Directing a Voice Actor During a Remote Recording Session
Want to be involved in the recording process with your voice talent, but are not sure where to start? Let's talk about the options available to you.
What is Remote Direction?
Just what it sounds like. Remote direction is connecting live to your remote voice talent and directing them during the recording session. One arguably good thing to come from the pandemic is an increase in proficiency and use of remote tools, for all sorts of tasks that previously were generally only considered on-location things, not just for voice over, but that is the focus of this article. Remote voice over sessions are certainly not new, they've been utilized extensively since the 80s. The most common method historically has been via ISDN. There are many other tools available today that make it even more accessible than ever before.
How Does a Directed Voiceover Recording Session Happen?
There are 4 ways that voice actors work:
- Self-directed, typically in their private recording studio, they work independently with your script and send raw or more typically edited audio to you
- In-studio directed, they work in a professional studio with an engineer and one or more people physically present providing direction and feedback
- Directed remotely, recording local to them and sending completed audio afterward
- Directed remotely, recording remotely to them by streaming high-quality audio in real-time to an engineer who handles the recording.
For our purposes, we'll focus on the last two. The significant difference is who is doing the actual capture of audio to digital file - the voice artist or an engineer located somewhere other than the voice actor's home studio.
In either case, you will connect to the voice talent's home studio listening in while they perform live, and directing their performance in real-time. There are many tools available for this, let's take a look at some of the more popular options.
Remote Connection to a Recording Studio
When working with a recording engineer, voice over talent will connect to the remote studios directly, sending high-quality audio directly into their mixing board so that the recording experience is similar to the talent being physically present in the studio.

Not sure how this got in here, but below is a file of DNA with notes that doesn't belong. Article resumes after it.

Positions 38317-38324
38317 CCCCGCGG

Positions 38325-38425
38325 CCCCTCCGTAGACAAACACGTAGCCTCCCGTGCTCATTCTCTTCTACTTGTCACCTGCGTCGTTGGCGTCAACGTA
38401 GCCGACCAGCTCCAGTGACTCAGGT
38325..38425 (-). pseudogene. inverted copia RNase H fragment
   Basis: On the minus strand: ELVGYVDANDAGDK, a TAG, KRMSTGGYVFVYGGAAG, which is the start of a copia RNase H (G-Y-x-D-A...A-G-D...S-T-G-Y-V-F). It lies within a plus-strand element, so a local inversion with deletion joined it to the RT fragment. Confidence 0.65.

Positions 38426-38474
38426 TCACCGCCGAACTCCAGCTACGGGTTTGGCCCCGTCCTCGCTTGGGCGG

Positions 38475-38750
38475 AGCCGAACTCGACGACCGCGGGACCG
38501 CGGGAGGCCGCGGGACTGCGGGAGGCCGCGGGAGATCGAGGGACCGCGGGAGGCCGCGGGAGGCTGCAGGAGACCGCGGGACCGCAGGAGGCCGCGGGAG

ISDN is an older technology dating back to the mid-1980s, that utilizes dedicated circuits on the old copper-wire phone system. ISDN was the first real solution for recording voice talent remotely. It provided a means of sending broadcast-quality audio over, essentially, a standard phone line. It is still in use, but there aren't many new installations occurring, and most people are transitioning to newer systems.
Developed by a BBC engineer, ipDTL is an implementation of the ISDN protocol over IP. So it allows ISDN connections over the internet without the expense of installing the dedicated ISDN lines that may be cost prohibitive or not available at all in many locations.
Developed by Source-Elements, Source Connect is certainly the most popular solution for connecting studio-to-studio remotely in the US and Canada. Like the others, it provides quality audio from one studio to another. It also allows multiple talents to connect at the same time, and the engineer is able to route audio between specific parties and control who can hear what at any given time. Like ipDTL it's an alternative to ISDN. Source Connect is available in a free version, source connect now, and multiple paid versions - source connect standard and pro.
There are several other options similar to these that provide high-quality audio transmission over the internet, with varying levels of popularity:
I have personally used Sonobus and StudioLink, and find them to be every bit as capable as, at least the free version of Source Connect, Source Connect NOW
Directing Voice Overs When the Voice Talent is Recording
When the voice actor is recording themselves, this opens up several other options for connecting to remotely direct the performance. Since sound quality is not critical, virtually any standard meeting, screen-sharing, or voice chat solution would apply here. Most common solutions would include:
- Google Meet
- Microsoft Teams
- telephone (Phone patch)
Whether the talent is handling the recording, or sending their signal to another recording studio, hiring a voice actor who can deliver studio quality audio from virtually anywhere in the world is not just possible, but very accessible to everyone. As you can see, there is a multitude of technology you can use to facilitate a direction during the session regardless of who is doing the recording.
Keep in mind that as long as someone is recording high-fidelity audio, your focus should be on directing the voice actor's performance, not worrying about the audio quality.
Directed sessions are a great option to be involved in the recording process, and help to ensure that the voice actor captures the intent behind your messaging. Will Vincent is equipped with Source Connect standard and is also able to connect via any of the standard meeting software for directed sessions, and even when connecting via phone you will hear a direct feed from his booth microphone. Request a free quote, custom audition, or schedule a complimentary 15 minute voice over consultation today.